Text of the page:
RADIO VATICANA REPORT: Pope Benedict XVI on Friday evening celebrated Vespers with students from the Pontifical Universities in Rome, which began their academic year in October. Students from around the world attend these Church-run institutions, which offer degrees in Philosophy, Theology, Canon Law and other disciplines. During his homily, the Pope gave some reflections on priestly ministry, since many of the students at the Pontifical Universities are priests and seminarians.
In his remarks, Pope Benedict drew attention to the activities of the Pontifical Work for Priestly Vocations, which is celebrating its 70th anniversary and the US-based Serra Club, one of the largest organizations in the world devoted to promoting vocations to the priesthood.
The Holy Father underlined three main points: the desire to collaborate with Jesus in spreading the kingdom of God; the fact the priestly vocation comes from grace and not merit; and the attitude of service. He said the call to priestly ministry is an “encounter with Jesus and being fascinated by him, overcome by his words, his gestures, his own person.”
He added the clergy “must never forget …the Lord's call to ministry is not the result of special merit, but is a gift to be accepted…according to his will, even if it does not correspond to our desires for self-realization.”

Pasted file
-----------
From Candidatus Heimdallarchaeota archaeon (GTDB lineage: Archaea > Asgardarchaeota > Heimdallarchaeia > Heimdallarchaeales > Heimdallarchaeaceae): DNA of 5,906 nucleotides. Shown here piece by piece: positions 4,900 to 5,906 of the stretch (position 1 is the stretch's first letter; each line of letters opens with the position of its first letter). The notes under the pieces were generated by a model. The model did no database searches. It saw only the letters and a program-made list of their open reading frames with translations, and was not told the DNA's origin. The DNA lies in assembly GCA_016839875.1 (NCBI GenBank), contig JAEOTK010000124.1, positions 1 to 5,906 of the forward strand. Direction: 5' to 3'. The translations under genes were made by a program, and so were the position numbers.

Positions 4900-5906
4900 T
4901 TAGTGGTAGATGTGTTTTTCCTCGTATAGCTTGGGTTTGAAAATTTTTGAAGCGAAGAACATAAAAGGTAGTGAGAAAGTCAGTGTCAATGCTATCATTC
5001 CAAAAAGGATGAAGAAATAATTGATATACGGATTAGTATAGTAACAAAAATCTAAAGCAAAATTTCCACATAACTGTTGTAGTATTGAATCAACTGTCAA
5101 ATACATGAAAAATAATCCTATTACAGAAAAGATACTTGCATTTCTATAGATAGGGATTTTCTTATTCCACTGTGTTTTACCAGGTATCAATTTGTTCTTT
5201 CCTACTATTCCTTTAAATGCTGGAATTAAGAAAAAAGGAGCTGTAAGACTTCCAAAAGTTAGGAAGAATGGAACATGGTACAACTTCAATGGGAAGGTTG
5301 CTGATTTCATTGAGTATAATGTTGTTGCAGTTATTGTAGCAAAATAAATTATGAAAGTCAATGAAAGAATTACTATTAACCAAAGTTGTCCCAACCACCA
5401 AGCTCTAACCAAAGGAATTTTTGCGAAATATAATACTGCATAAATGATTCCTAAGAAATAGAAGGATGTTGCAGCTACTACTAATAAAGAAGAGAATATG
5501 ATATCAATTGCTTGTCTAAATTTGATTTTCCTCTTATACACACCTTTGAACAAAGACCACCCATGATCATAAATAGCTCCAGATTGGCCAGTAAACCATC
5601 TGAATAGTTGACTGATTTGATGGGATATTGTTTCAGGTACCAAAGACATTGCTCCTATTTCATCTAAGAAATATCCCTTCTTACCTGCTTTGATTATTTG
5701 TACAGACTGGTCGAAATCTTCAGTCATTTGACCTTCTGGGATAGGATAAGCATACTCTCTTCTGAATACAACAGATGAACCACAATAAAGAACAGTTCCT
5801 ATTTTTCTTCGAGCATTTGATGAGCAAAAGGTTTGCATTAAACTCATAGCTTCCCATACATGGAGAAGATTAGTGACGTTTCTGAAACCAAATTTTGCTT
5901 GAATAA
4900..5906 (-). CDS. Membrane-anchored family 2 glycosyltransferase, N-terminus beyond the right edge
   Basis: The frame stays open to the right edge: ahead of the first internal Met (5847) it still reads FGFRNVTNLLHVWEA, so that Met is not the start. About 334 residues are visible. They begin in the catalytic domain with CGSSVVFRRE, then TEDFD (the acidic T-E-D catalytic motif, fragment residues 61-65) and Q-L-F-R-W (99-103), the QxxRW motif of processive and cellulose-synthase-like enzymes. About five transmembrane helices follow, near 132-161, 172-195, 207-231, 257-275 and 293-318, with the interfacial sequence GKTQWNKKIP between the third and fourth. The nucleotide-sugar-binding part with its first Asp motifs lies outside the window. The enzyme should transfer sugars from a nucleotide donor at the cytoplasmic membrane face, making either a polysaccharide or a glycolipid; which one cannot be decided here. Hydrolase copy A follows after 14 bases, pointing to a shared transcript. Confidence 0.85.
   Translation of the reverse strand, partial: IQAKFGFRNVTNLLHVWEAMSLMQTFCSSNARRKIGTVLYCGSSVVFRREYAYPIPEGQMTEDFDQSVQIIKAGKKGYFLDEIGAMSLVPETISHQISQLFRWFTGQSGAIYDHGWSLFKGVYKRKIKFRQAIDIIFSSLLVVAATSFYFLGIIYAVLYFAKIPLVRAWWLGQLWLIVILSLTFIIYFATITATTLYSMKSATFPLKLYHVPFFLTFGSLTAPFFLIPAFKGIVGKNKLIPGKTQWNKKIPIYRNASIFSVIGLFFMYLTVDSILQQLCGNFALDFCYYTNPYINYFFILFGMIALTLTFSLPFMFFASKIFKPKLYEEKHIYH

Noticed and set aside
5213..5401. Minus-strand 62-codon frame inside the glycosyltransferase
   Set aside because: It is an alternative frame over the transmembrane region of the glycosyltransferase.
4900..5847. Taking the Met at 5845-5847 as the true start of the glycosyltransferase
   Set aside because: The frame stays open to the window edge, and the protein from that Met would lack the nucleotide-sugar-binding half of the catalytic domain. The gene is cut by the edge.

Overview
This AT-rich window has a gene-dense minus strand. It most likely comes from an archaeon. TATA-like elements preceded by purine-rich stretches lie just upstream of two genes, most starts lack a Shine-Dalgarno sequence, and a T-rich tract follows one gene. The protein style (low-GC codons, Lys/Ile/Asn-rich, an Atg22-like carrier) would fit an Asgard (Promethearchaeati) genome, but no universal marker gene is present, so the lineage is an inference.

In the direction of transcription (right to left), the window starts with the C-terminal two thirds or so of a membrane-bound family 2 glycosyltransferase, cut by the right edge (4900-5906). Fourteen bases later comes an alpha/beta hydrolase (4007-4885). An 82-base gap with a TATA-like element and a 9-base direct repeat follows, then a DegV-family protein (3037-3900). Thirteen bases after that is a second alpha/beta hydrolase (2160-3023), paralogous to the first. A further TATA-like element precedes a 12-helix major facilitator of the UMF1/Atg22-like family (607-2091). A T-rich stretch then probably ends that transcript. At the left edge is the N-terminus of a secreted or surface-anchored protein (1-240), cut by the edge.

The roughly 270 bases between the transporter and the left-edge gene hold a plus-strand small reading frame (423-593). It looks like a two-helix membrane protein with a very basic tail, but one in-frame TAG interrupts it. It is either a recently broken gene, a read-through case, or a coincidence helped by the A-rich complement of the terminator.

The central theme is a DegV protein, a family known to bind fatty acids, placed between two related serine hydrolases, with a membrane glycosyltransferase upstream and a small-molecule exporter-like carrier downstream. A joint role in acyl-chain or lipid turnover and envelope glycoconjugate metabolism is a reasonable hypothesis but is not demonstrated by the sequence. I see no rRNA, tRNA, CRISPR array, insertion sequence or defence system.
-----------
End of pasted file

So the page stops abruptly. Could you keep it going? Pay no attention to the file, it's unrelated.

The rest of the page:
“The Pope spoke as a father and with a very friendly tone to all the seminarians and priests who were gathered in St. Peter’s Basilica,” said Father Robert Gahl, Associate Professor of Ethics at the Pontifical University of the Holy Cross. “He challenged them to grow in their personal with Jesus, and he challenged not to seek human ambition or human success, but rather to seek the Cross of Jesus Christ.”
Father Gahl said Pope Benedict XVI has also given the students an example of this in his own life.
“To everyone its evident that Cardinal Ratzinger did not desire to be elected Pope, it was the last thing he wanted, and yet he accepted it as the will of God. He really laid down his life for the Church.”